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As Hong Kong legal and corporate environments have allowed this Special Administrative Region to be more flexible than Mainland China, a foreign entity should use Hong Kong as an entry point for its operations in Mainland China.

Impact of CEPA (Mainland and Hong Kong Closer Economic Partnership Arrangement)

When joining the WTO in December 2001, China committed to the liberalization of access to its market for WTO member states. In June 2003, the CEPA’s 1st phase was executed by Mainland China and Hong Kong. Since then, CEPA provides for enhanced mutual market access, facilitation of measures for bilateral trade and investment between China and Hong Kong. The CEPA takes the form of a Free Trade Agreement, and provides for several measures between both sides:

  • Importation of products in China: Hong Kong products covered by CEPA are imported in Mainland China at zero tariffs.
  • Facilitations to establish foreign investment enterprises in Mainland China for “Hong Kong Service Suppliers (HKSS)”: to qualify as a HKSS, a company must be incorporated in Hong Kong, have carried out three to five years of substantive business operations in Hong Kong in the relevant service sector, have fulfilled its profits tax payment obligations, must comply with requirements related to local staffing, and comply with requirements related to business premises.

The range of sectors within the HKSS’ scope is large, including distribution, banking, insurance, transportation, and advertising for example. The preferential treatment takes various forms, including allowing wholly-owned operations, and relaxing restrictions on equity shareholding for example.

  • Trade and Investment Facilitation (TIF): in order to improve and streamline bilateral trade and investment.
  • Saving time & money
  • Faster setting up process as no authorization is requested: the incorporation process in Hong Kong takes 3 to 4 days whereas it takes around 30 to 40 days in China;
  • The cost to set up a company in Hong Kong is low;
  • The documentation to provide in Hong Kong is easier to gather: unlike in China, no official translation certified by the Chinese embassy of the country of the investor is requested in Hong Kong;
  • Chinese authorities process more easily corporate documents of Hong Kong companies: Hong Kong documents are drafted in both Chinese and English which avoid official translations and notarizations.

Legal flexibility

Foreign investors use a Hong Kong holding company between their mother holding company in their home country and their operating company in China. This structure will allow the foreign company the flexibility provided by Hong Kong as follows:

  • Easiest issuance of shares mechanism: Hong Kong companies enjoy the ease and freedom of issuing shares to investors without the approval of any authorities; 
  • Issuance of shares to shareholders at different prices: the share price of a private company in Hong Kong can be set freely and does not require any approval from Hong Kong authorities. Therefore, the amount of investment does not always correlate with the shareholding in a Hong Kong company;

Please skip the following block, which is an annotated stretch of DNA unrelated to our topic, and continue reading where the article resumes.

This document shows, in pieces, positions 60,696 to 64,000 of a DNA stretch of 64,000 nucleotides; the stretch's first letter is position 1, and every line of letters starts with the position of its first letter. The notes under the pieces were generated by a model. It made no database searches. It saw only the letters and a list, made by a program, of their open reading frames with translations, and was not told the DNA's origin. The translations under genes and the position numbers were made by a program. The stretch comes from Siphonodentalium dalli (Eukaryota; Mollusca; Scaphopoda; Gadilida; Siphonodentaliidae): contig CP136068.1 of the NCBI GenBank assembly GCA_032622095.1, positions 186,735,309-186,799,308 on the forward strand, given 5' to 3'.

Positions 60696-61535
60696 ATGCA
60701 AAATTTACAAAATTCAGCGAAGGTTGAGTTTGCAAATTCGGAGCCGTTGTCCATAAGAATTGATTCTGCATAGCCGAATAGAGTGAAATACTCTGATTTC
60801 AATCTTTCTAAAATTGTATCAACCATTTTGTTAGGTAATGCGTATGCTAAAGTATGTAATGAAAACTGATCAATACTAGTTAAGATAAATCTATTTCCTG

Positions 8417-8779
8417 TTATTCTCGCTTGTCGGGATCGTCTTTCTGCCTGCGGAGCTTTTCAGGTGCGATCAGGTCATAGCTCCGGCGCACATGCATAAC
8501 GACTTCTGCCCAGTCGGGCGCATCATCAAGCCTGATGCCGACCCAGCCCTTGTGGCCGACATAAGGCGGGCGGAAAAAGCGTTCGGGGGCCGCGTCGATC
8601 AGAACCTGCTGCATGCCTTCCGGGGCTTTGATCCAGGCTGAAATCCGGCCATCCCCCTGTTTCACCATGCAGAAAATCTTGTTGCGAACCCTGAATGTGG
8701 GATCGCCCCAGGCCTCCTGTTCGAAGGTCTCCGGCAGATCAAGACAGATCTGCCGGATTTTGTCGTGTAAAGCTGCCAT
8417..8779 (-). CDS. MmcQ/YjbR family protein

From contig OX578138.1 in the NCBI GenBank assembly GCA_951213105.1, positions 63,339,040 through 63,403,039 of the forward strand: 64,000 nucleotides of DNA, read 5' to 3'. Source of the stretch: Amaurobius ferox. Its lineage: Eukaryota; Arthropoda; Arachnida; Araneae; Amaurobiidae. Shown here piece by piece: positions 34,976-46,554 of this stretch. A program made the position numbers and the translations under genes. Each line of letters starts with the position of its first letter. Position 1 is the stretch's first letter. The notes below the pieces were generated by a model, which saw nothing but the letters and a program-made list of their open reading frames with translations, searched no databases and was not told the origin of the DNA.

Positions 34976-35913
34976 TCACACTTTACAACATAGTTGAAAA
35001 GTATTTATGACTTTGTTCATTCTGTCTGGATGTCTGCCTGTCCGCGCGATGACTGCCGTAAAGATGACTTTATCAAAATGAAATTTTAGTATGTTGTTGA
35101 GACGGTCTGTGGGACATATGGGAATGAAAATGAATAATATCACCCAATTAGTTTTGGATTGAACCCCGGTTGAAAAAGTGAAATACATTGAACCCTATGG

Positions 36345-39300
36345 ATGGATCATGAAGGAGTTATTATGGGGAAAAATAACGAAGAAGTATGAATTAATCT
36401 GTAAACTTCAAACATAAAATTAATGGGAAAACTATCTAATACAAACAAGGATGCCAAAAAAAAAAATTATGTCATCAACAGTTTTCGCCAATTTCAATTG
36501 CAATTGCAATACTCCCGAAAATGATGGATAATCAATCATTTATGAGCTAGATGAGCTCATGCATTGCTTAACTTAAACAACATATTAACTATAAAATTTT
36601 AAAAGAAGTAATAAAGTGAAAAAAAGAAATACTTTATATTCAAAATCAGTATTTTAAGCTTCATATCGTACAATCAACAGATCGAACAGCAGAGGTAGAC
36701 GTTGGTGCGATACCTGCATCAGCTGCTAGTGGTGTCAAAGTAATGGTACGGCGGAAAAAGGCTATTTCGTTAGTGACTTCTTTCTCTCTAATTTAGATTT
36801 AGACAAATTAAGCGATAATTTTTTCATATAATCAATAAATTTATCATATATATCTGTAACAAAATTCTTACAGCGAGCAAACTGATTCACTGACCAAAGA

• Issuance of different classes of shares: the issuance of different kinds of shares in a Hong Kong company gives the possibility to organize the rights and obligations of the shareholders either personally or granted with shares. Basic mechanisms may be used, such as non-voting shares, preferred shares with ratchet mechanism, redemption right or specific liquidation rights.


Hong Kong’s taxation system is based on the “territoriality principle” which means that only profits derived from trade, business and a profession in Hong Kong are subject to taxation, the taxpayer’s residence is therefore irrelevant.

  • Hong Kong does not impose any payroll tax, turnover tax, sales tax, value added tax, nor capital gains tax.
  • Dividends received by a Hong Kong holding company from a Mainland subsidiary are unlikely to be taxable in Hong Kong.

Organizing the exit of shareholders

Hong Kong also offers a good option for a way out from a Chinese operating company.

  • Selling an operating company based in China owned by a Hong Kong company:

It is advised to sell the Hong Kong Company holding the PRC entity instead of the operating entity registered in Mainland China. Both the seller and the buyer will enjoy several advantages:

  • Freely set up the price, conditions and timeline for payment;
  • Implement correctly any tag/drag along clauses, …
  • Equity transfers:

Transfers of shares in Hong Kong do not require any approval and can be done in a limited period of time; whereas equity transfers in China must be approved, and are controlled by the authorities; The PRC regulations set forth a tax levied on the added-value in the case of share transfers of Hong Kong Company holding the capital of a Chinese company.

To know more, download our legal handbook related to foreign investment in China…

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